I believe in speaking out the word of God, especially when we are in times of need.
‘This book of the law shall not depart out of your mouth,’ was the command given to Joshua, and we too are told to confess with our mouths as well as believing in our hearts that Jesus Christ is Lord.
When I find myself in need of speaking out the promises of God I turn, time and again, to David’s wonderful Shepherd Psalm.
‘The Lord is my shepherd, I shall not want.’ We must believe this.
But there are other words I have learned to cling to. It goes on, ‘He restores my soul.’
It was when I was living in Ghana that I came to appreciate this verse as they interpreted it. In the Ashanti language it says, ‘He cools my soul.’
In the oppressive heat and humidity, and especially under the awning for their
Then I came back to the unpredictable weather of the United Kingdom. I remember we were gathered in a large old Welsh chapel for a Women’s Rally. The cold seemed to be creeping into my bones.
I remembered the promise of restoration. ‘Lord,’ I prayed, ‘if you can cool my soul, can you not warm me?’ I don’t know whether their heating system had kicked in or whether it was my own personal miracle, but I knew God had answered, for I was no longer shivering.
Just now I feel I am suffering from the deprivation of lockdown. I’ve been trying to practice godliness with contentment, thanking God for all the inspiration he has been giving me in writing, and the ability to get out of my flat every day for a little walk, even in the rain.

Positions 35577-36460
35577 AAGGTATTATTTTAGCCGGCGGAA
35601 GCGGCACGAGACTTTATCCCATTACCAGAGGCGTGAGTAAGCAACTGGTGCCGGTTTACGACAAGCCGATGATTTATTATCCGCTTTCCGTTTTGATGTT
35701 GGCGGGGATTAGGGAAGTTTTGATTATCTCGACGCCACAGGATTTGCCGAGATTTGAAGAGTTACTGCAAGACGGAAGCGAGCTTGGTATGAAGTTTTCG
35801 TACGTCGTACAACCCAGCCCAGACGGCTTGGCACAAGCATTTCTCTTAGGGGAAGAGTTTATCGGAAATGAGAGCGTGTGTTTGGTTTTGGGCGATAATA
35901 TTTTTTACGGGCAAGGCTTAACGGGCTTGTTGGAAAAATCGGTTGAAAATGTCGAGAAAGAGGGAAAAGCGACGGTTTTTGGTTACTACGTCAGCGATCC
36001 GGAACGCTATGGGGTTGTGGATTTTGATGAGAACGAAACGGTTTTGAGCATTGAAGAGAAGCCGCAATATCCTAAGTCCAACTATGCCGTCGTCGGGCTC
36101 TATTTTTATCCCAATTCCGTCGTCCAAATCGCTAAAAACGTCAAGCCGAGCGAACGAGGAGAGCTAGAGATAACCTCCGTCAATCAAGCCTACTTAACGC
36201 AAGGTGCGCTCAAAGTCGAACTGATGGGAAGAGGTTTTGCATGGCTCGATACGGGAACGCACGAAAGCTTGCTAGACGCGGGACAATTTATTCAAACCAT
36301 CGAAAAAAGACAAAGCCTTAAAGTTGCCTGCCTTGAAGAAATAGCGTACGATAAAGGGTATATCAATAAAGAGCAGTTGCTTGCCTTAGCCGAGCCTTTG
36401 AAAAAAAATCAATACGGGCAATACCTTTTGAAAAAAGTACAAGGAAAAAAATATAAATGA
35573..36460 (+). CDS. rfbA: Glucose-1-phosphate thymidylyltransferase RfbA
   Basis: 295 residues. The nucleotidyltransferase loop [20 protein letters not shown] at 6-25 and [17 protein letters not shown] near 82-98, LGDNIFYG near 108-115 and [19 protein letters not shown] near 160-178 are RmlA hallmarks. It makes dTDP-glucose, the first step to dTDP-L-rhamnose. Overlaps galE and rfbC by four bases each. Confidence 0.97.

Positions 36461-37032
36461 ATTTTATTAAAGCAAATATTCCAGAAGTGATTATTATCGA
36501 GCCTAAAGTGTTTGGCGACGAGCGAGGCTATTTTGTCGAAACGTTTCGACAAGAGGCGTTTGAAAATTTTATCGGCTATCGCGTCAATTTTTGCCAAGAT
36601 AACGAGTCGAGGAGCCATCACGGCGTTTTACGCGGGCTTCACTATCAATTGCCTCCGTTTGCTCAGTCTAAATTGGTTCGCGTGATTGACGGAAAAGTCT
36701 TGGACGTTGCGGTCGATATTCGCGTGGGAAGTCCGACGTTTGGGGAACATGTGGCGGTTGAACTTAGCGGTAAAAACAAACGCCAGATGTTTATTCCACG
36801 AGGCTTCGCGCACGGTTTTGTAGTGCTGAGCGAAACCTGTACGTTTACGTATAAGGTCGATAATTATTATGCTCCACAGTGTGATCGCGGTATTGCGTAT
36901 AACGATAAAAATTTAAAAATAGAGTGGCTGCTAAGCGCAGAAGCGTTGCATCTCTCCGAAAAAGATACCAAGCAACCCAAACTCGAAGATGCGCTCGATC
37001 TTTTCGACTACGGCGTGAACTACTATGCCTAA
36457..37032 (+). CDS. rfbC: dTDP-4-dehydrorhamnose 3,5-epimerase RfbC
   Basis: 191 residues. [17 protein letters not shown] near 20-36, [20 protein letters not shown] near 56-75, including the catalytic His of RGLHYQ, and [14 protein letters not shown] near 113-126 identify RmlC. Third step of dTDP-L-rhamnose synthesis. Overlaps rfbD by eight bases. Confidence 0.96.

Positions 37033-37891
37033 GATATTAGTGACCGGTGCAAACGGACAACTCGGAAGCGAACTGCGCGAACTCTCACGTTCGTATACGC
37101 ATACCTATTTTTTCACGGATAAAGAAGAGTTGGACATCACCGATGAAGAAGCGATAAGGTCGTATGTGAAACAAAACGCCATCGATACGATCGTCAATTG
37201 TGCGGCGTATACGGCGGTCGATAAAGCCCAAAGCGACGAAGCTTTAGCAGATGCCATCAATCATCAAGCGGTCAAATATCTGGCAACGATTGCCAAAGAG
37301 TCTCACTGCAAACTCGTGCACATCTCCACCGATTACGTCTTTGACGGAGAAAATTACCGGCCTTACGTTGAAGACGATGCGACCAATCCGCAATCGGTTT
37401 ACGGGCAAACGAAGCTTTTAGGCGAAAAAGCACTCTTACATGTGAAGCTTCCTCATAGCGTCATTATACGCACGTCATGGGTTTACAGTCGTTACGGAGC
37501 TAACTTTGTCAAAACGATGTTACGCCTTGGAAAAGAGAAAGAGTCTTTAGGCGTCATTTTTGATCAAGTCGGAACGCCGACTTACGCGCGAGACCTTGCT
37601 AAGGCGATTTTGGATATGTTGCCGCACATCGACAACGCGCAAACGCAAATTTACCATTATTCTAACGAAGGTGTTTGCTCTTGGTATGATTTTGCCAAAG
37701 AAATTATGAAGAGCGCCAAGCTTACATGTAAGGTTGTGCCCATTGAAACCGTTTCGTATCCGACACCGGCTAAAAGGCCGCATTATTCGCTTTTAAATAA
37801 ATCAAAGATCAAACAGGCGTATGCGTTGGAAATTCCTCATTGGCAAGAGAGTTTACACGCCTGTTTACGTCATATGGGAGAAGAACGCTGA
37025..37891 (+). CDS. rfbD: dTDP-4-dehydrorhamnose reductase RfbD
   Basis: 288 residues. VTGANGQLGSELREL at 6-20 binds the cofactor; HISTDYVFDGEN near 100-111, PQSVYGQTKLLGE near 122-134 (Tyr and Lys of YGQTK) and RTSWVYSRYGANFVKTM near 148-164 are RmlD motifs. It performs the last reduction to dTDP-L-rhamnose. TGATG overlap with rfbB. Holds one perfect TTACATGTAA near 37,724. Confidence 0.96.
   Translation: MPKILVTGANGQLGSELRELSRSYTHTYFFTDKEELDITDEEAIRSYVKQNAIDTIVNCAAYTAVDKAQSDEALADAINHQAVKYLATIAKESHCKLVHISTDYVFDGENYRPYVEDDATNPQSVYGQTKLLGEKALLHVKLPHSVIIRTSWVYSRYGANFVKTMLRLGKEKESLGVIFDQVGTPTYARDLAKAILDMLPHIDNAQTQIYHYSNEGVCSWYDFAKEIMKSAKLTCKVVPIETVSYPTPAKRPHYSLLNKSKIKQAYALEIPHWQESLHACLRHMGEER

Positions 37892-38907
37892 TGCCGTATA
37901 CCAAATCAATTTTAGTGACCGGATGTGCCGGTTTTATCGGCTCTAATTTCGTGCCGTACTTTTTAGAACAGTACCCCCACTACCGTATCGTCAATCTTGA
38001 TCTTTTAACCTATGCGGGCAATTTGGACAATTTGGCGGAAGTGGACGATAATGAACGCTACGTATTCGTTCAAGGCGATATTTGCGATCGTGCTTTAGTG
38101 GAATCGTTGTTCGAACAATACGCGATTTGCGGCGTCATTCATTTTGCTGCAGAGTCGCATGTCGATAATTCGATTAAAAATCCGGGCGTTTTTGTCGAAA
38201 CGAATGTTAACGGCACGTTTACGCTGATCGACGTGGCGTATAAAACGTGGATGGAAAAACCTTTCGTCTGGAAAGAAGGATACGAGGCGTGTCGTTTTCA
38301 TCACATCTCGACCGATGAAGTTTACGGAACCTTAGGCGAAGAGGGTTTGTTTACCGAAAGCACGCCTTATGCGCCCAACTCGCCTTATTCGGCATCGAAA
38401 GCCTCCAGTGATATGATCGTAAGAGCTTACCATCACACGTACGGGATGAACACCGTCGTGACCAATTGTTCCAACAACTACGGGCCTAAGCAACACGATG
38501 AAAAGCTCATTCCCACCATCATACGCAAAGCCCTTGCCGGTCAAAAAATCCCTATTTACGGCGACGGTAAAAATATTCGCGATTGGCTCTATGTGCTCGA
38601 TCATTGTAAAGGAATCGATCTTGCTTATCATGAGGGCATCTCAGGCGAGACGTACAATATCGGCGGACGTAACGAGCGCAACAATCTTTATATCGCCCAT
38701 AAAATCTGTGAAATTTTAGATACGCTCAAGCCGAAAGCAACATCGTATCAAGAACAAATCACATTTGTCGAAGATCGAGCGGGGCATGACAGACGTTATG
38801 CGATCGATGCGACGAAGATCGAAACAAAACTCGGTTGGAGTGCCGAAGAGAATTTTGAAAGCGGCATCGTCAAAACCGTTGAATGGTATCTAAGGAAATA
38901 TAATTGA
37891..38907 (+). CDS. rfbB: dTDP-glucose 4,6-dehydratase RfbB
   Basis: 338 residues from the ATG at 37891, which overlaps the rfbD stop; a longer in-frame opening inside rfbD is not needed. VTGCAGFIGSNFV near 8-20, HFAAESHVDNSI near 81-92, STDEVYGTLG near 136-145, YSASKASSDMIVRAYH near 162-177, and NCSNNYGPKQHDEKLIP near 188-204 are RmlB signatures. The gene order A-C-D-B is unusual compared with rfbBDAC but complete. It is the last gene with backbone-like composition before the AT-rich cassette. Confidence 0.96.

But recently I’ve heard of a friend, separated from her family for these long months, able at last to visit for a few days. When she spoke of the joy of a physical embrace, and being brought a cup of tea, the enemy took advantage to stir up self pity. I knew I must fight this attack. Where is my sword of the spirit? What can I speak out of God’s word to put the enemy to flight?
I’m sure we have all been inspired by the testimony of Asia Bibi, the Pakistani Christian who, separated from her husband and children, spent eight years on death row, in solitary confinement and doubtless under constant pressure to deny her faith. Yet she has emerged to freedom and a new life with no apparent scars of those years of deprivation upon her. She endured, like Moses, ‘as seeing him who is invisible.’
If she had faith to endure, why should I feel hard done by in my comfortable circumstances? Once again I am learning to speak out words from this, our favourite psalm.
‘Lord, you are my shepherd, I shall not want.’ I come to the verse, ‘You restore myLord, what is it I need for you to restore me? I don’t need cool breezes, I am not in need of warmth.’ But I was in need of comfort, for I was struggling with the tears. Then it came, a wonderful hug, straight from the heart of God.
It was not a physical hug. Not allowed. No, it came as an email, a message from the heart of God, reassuring me of his unfailing and all-embracing love. I have courage to continue. The Lord is my shepherd, I shall not want.
Whatever our circumstances, may we each know the Lord as the shepherd who restores our soul.